Back in the 90’s, electronics was the new plastics, and CompUSA was deep in the game with other big-box supercenters like Incredible Universe, Circuit City, Best Buy, and Frys. Everybody wanted a piece of the dot com pie, and CompUSA was no exception. Every CompUSA I visited back in Dallas was always busy, and not too surprisingly, always overpriced. But since reliable websites specifically selling computer parts and supplies were still a few years away, the supercenters dominated all the shopping plazas along the freeways.

Then the juggernauts tripped. Dot com went dot gone. CompUSA stopped opening new stores, then cut off some underperforming stores, and eventually went bankrupt. But that wasn’t the end of CompUSA. A small number of stores were resurrected, and now CompUSA has 25 locations still open across the United States.

I live near one of them.

I stopped by the local CompUSA because I was curious. Had they changed? Were they the same overly-expensive mega store from Dallas?

As I pulled up, the store’s logo and white product badge displays on the glass looked familiar. I didn’t notice any NO PHOTOGRAPHY signs, and besides, it is a public location. But I made it a point not photograph any customers in the store with me just to be nice.

Check out the slideshow below to see the photos and click on any of them to enlarge.

Right off, things were different than I remembered from Dallas. There was an actual “greeter” at the door who handed me a sales flier and welcomed me to the store. This same person doubled as the “mark your receipt with a yellow marker as you leave” person at no extra charge.

Walking down the isles, there were more products for the build-your-own computer group than the original CompUSA ever had. Gone were the gaudy blue strobe lights and laser-cut chrome frag-u skulls. Instead, there were dozens of specialized, functional products that I am used to seeing on websites specifically catering to the PC do it yourself crowd.  There were a good range of power supplies, video cards ranging from the too-cheap “hope it works” to the “I need a second mortgage” variety, and tons of blank media stacked everywhere.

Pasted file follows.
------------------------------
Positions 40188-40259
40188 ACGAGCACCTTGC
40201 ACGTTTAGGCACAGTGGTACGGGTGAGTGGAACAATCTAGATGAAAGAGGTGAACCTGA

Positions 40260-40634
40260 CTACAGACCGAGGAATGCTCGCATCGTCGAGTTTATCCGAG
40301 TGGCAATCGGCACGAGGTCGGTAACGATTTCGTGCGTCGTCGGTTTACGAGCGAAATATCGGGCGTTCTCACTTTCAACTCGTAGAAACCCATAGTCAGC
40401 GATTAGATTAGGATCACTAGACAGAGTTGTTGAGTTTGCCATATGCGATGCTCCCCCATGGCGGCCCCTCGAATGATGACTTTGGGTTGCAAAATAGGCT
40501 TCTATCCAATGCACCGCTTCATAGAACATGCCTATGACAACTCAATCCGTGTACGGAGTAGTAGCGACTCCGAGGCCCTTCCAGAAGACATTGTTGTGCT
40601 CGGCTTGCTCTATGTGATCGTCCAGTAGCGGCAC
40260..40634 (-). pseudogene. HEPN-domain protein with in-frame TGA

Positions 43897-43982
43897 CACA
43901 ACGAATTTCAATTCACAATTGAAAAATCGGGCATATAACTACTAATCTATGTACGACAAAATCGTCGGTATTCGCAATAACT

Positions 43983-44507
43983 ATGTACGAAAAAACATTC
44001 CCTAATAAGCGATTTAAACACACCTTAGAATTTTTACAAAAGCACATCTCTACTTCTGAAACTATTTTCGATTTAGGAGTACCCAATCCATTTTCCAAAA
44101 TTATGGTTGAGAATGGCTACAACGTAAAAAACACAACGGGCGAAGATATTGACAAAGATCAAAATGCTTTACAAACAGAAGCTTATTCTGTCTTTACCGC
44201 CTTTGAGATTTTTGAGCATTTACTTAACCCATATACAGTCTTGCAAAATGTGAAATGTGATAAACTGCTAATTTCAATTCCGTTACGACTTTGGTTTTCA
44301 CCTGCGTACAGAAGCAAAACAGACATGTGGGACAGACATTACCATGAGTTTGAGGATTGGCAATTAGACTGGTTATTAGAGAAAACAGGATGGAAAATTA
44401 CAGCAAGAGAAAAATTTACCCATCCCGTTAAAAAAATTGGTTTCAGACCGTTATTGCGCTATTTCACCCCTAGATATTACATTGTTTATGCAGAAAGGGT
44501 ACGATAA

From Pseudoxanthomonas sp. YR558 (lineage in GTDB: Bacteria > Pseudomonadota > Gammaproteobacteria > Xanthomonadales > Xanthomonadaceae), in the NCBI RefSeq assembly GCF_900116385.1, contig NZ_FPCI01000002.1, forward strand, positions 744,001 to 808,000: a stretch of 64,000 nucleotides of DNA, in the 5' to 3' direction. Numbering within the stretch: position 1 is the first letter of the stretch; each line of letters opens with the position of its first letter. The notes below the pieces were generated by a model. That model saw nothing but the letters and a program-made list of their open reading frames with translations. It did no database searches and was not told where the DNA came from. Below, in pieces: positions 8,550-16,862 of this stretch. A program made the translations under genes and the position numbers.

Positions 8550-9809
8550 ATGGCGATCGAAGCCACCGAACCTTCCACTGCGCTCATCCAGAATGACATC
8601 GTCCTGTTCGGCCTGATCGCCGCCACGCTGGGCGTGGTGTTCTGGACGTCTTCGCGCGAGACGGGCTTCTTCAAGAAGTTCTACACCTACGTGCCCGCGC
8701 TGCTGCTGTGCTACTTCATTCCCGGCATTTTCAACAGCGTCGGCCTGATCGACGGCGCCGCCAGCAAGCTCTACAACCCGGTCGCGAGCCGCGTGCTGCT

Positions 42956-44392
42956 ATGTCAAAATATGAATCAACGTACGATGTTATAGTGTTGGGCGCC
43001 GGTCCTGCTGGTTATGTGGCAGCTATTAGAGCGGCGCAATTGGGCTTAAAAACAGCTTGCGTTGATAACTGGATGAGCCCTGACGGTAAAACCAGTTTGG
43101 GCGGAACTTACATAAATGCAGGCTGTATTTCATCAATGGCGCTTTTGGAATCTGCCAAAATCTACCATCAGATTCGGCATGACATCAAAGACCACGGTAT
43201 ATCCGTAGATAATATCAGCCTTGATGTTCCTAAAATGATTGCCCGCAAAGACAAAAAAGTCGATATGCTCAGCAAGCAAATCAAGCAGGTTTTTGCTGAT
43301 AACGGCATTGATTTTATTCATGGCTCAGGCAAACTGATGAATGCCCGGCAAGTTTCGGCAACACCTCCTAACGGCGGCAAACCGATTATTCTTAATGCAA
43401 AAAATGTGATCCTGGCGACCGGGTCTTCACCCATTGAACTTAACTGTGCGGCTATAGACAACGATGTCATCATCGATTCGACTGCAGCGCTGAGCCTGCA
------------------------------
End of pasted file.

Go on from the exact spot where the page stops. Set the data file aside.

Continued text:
For the most part, everything was priced very reasonably.

Near the checkout, there were boxes and boxes of miscallaenous product, stacked 3 or 4 high, with the top box cut open for you to peruse. Some items were no-name brand, but most items were quality brands that I had heard of. Every stack of boxes had a sheet with price comparisons to their previous commercial sparring partners.

The biggest sign of improvement I saw was their game selection. It was very sparse and only had a few popular games to choose from. I think that’s brilliant. You can’t compete with a mega-superstore that buys product by the warehouse. They can outprice, outperform and outstock you without even knowing you are trying to compete with them. Plus the multitude of videogame trade-and-sell and even rent-and-sell stores have the gaming market pretty much sealed off to newcomers. So why fight the goliaths if you can go around them?

The laptop selection was decent and the perhiperal accessories had two retail-rows more to offer than WalMart, BestBuy or Target. In the back of the store was a wall of TVs that were setup much like you see at every BestBuy, Target, WalMart and Sears stores. There must be a high markup on TVs for everyone and their Aunt Petunia to have the same setup going.

I have to admit, I was impressed at the overall change. I still think Fry’s is the king of brick and mortar tech stores, but this CompUSA was lean, sharp and focused. It was miles better than the Dallas supercenters that tried to be everything to everybody. And I do think they finally got the right idea. Carry a few things, a few specialized things, and focus on what gets people into your store. Focus on a specific consumer type and let the multipurpose juggernauts go on their way.

I did hear that in the process of rebirth, CompUSA is really affiliated with Tiger Direct now, and even their sales fliers are identical in how they look. Apparently that was not just a superficial change.

Will I be back to CompUSA? Maybe. Having purchased most computer gear online for the last few years, the feeling of walking into a computer-specific store seems pretty old fashioned. But in a pinch, when I cant wait for FedEx or UPS, this reborn CompUSA isn’t bad.